“We announce to you the good news that the promise made to our fathers has been fulfilled by God for our children by raising up Jesus.” (Acts 13:32).
Dear Brother/Sister with COVID-19,
I am tempted to greet you, “Happy Easter!”
In fact, I have already done that just now, if only to take a chance at cheering you up. But I also cannot imagine how Easter could be happy to someone suffering from COVID-19, especially considering the distinct possibility not only of you rising up from it eventually cured but also of developing complications and, God forbid, leaving us and the world as we know it with finality.
But then again, who am I to say an Easter greeting would make no difference to you?
So please let me say it again, “Happy Easter” or, as I actually prefer saying, “A blessed Easter to you!”
I cannot pretend, I do not pretend, to know what exactly you are going through. It is true, many times I have seen videos of you trying to reach out to us, to your loved ones, to anyone interested, trying to warn us to take the current form of corona virus seriously by allowing us to see what it has done to you. On the other hand, it seems so obvious that in your isolation you are also just as scared, probably even more so, as we are, of the unseen monster that, in horrific ways, has held you and all of us healthy ones hostage. And your loneliness also shows through. It is heartbreaking. No matter how you try to keep it from us, your eyes and face cannot lie. If it is any consolation, many of us hear you.
What I particularly find riveting is the thought that I could be in your shoes. From childhood till my adult life I have been downed by the common flu several times. It strikes me that COVID-19 could come, so innocuously it seems, with symptoms that resemble the affliction that had tormented me during unpleasantly unforgettable periods of my life. My own mother’s prayers and caresses—she was never afraid of the flu virus which, if my memory serves me right, I nonetheless failed to transmit to her—were just as potent against the illness. My brothers’ and sisters’ voices, banters, well-meaning jokes and other activities around the house gave me so much reassurance of a loving and caring environment. Recovery was just a matter of time. And when priest friends saw me fully recovered, some would even quote part of the Regina Coeli, saying, “Resurexit sicut dixit (He rose just as he promised)!” I knew I was back to earth.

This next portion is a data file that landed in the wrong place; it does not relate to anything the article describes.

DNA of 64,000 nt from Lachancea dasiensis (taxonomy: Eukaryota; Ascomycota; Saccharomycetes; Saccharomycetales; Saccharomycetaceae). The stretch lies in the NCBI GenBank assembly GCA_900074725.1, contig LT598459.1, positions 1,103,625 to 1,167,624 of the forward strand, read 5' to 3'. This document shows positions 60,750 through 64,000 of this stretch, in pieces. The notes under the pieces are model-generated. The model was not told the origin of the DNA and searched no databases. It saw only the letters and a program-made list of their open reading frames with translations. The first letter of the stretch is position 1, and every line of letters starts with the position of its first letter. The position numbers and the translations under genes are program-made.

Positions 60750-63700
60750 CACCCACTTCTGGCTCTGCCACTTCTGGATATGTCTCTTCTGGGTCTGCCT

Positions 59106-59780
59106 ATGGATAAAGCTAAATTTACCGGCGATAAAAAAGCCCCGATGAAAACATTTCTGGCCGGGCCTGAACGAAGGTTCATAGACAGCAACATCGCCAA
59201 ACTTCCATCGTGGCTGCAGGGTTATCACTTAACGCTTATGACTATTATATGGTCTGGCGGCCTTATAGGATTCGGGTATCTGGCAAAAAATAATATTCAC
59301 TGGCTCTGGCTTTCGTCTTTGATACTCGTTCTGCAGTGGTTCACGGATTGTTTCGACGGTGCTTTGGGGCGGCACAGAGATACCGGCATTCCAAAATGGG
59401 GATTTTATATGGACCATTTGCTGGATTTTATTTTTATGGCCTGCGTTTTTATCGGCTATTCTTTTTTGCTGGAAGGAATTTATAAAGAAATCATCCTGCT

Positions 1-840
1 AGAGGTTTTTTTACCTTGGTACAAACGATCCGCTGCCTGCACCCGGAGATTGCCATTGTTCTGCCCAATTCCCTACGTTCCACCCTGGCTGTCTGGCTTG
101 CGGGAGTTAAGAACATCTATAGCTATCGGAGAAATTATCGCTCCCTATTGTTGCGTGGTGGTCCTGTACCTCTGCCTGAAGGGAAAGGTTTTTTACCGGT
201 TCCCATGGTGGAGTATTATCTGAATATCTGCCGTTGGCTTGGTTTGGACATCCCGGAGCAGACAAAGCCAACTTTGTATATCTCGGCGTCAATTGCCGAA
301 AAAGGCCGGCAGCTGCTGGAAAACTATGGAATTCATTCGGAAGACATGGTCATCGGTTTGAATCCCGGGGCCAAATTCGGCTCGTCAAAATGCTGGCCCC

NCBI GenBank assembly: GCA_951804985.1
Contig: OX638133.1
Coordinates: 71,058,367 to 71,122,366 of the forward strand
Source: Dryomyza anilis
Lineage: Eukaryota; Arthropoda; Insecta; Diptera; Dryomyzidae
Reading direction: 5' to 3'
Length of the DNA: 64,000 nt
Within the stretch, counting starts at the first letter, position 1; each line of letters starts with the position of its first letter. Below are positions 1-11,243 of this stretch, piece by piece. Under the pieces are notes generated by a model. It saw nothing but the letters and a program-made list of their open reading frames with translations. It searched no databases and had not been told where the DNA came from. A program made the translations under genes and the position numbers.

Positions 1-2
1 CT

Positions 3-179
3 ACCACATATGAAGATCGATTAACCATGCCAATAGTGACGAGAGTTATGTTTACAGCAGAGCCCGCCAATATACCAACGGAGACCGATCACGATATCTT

But this is exactly what COVID-19 has deprived you of.
Isolation or self-quarantine, however it is called, has inflicted a seemingly unbridgeable chasm between you and the ones you love. What is more, you as well as they have no choice on the matter. Even if they wanted to, the authorities and existing quarantine protocols prevent them from keeping you in the warmth of their love, company and care. Sometimes I find it amusing to think that this corona virus seems tailored to our age where social media have connected us more easily and economically than where we were just a few years ago. Thankfully because of video calling and other communication devices and applications we can reach you and you can reach us. We do not have to imagine how difficult it is for you to breathe, speak or make the most ordinary movements we healthy ones take for granted. We see all these brought home to us through the stark realism of our laptops’ and cell phones’ cameras. But we still cannot hold your hand nor even touch your head in a gesture of prayer, much less give you a hug. You yourself warn us never to come within a meter of the hospital they are keeping you in. When you weep, at least we can weep with you. It is hard to keep a straight face when we see your tears flowing more easily than your words.